Lenovo Thinkpad X201s & Debian Linux

They essentially built the smallest thinkpad you could whilst still using the full-sized Thinkpad keyboard. As a result it's very nice to use, my main complaint is the lack of HDMI port.

The following page details some of the weirder bits you'd encounter whilst installing Debian (or another linux) on the X201s. If you need a more general guide on installing Debian, then I suggest going elsewhere first and come back for specifics.


Replacing HDD

The HDD is a regular 2.5" SATA drive, and easily replacable (pull out, replace 2 screws).

BIOS Setup

To enter the BIOS, hold down F1.

Intel AMT

This is a system to remotely administer your machine, whilst you may not have a need for this, it has to be enabled for temperature sensing to work. In theory you should also be able to use this to give the system a virtual CD drive too.

Memory upgrades

Whilst faster newer memory can work, the X201s is picky. I experienced the below when nabbing modules from an X230:


...however ordering matched modules from Crucial worked.


Partitions on the HDD

There are 3 partitions by default on the HDD:-

Hidden SYSTEM_DRV partition:
Alternative windows install with diagnostic programs, triggered by holding down ThinkVantage. Whilst the BIOS prompts for this, this is only because it is written on the splashscreen. The switch is done by a custom MBR, without it there will be a boot menu. Thinkwiki has more.
The main windows partition, nothing interesting.
Hidden install media partition:
A partition containing WIM (tar-like) images of the first 2 partitions. A preinstalled utility allows you to burn these onto any install media. Virtual CD can be used to "write" these onto bootable DVD ISOs.

All are safe to remove if you don't want them.


Since generally you will not have a CD drive, follow these instructions to make a bootable USB stick (or SD card, since the SD slot is USB connected and can be booted from).


The stock Debian kernel will just work generally here.

Graphics configuration

Xorg - intel

Generally works with modesetting. An xorg.conf isn't necessarily required, however I have one to set monitor positions, etc at startup.

Powersaving/ACPI configuration

There are a bundle of changes that PowerTOP suggests:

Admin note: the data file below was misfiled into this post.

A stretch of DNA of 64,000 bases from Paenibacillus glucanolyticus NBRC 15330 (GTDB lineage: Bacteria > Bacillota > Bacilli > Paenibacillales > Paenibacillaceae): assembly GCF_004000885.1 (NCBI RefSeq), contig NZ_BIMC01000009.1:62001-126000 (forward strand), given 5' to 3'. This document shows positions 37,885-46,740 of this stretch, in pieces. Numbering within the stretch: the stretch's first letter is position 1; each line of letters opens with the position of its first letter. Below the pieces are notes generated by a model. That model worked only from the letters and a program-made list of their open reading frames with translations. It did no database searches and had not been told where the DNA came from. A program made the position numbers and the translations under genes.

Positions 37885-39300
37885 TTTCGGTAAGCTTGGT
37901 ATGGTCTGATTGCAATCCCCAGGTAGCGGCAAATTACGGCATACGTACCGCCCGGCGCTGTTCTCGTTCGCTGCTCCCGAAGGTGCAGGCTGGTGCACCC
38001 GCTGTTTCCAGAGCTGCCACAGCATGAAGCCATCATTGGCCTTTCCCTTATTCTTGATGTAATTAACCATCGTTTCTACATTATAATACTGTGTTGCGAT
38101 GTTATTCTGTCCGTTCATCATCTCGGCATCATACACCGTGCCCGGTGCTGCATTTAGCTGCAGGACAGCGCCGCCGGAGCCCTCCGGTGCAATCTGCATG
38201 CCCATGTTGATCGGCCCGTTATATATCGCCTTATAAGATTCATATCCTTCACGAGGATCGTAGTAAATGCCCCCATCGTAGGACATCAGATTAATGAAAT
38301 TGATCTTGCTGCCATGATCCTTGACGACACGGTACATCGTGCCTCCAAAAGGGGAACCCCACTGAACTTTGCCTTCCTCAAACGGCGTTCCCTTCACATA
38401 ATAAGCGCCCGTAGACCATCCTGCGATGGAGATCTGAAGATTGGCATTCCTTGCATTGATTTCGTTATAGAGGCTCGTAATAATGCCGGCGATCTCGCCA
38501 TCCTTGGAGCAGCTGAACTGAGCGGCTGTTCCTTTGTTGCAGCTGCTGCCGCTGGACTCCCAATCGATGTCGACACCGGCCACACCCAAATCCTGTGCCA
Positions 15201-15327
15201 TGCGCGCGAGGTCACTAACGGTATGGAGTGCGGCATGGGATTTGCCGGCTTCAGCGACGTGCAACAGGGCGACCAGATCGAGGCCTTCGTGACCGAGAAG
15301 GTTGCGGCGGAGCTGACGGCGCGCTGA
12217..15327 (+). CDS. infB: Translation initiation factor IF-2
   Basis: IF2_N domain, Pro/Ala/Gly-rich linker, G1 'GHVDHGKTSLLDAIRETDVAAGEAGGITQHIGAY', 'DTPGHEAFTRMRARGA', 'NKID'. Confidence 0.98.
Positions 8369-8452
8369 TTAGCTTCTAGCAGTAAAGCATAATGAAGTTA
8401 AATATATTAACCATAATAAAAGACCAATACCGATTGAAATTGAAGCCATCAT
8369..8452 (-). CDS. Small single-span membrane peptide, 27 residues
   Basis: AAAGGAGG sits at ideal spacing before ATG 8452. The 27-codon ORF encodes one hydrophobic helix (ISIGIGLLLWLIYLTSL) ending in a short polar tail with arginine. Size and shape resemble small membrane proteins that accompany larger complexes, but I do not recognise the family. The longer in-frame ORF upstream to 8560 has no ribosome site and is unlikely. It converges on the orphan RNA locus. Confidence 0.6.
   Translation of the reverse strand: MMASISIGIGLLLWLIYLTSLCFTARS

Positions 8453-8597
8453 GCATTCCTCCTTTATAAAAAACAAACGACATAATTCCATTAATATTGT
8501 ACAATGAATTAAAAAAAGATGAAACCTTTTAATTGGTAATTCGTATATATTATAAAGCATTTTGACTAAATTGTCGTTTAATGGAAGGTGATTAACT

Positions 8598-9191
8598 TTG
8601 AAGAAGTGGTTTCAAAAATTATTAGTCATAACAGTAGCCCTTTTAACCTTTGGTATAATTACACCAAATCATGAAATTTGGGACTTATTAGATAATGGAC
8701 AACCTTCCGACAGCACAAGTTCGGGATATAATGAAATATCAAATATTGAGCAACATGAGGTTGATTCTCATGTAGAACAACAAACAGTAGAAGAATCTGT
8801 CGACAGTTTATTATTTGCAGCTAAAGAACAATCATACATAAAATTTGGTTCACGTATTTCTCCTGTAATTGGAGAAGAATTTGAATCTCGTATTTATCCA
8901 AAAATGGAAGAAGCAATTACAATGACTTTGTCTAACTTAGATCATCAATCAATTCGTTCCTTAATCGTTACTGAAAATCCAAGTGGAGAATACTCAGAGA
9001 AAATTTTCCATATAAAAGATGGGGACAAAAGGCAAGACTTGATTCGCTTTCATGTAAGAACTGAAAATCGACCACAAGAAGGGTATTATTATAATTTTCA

echo min_power > /sys/class/scsi_host/host0/link_power_management_policy
echo 1500 > /proc/sys/vm/dirty_writeback_centisecs

CPU Frequency Scaling

ACPI-compatible frequency scaling will alter the frequency from 1.1Ghz to 2.1Ghz. Install cpufrequtils and the ondemand govenor will be enabled on startup.

Sleep States

Suspend to RAM and suspend to disk all seem to work fine out of the box.

Input devices


The keyboard is ace, being a thinkpad. There are 2 keyboard devices, a regular PS/2 keyboard and the "ThinkPad Extra Buttons" provided by thinkpad_acpi. Both should just work with a newish kernel.

Making Fn-F5 disable bluetooth

The new udev mappings by default make Fn-F5 KEY_WLAN. As of 2.6.31 this causes rfkill to disable the wireless for you. This is fairly useless since there is already an rfkill switch. Remapping it to KEY_BLUETOOTH causes it to toggle bluetooth, which is much more useful. Create a /etc/udev/rules.d/x201s_bluetooth.rules containing:

ENV{DMI_VENDOR}=="LENOVO*", KERNELS=="input*", ATTRS{name}=="ThinkPad Extra Buttons", RUN+="keymap $name /etc/udev/keymaps/module-lenovo"

And a new keymap /etc/udev/keymaps/module-lenovo containing:

0x4 bluetooth # Fn+F5

An easier way to do this would be nice.

Programming the rest of the Thinkpad keys

Every other key should just be available as a key to Xorg, I use kbindkeys to then map them to s2ram, etc. For example, .xbindkeysrc contains:

###### Hardware volume keys
"/usr/bin/amixer -q set Master toggle"
"/usr/bin/amixer -q set Master 5%-"
"/usr/bin/amixer -q set Master 5%+"

###### Hardware media keys
"/usr/bin/mocp --stop"
"/usr/bin/mocp --toggle-pause"
"/usr/bin/mocp --previous"
"/usr/bin/mocp --next"


The trackpoint is a regular PS/2 mouse, I haven't got a touchpad so have no idea how that might be wired.


The bluetooth is internally a USB dongle. thinkpad_acpi lets you plug it in and remove it (turning the light on/off in the process) and registers with rfkill to control it. To do this yourself use the rfkill tool: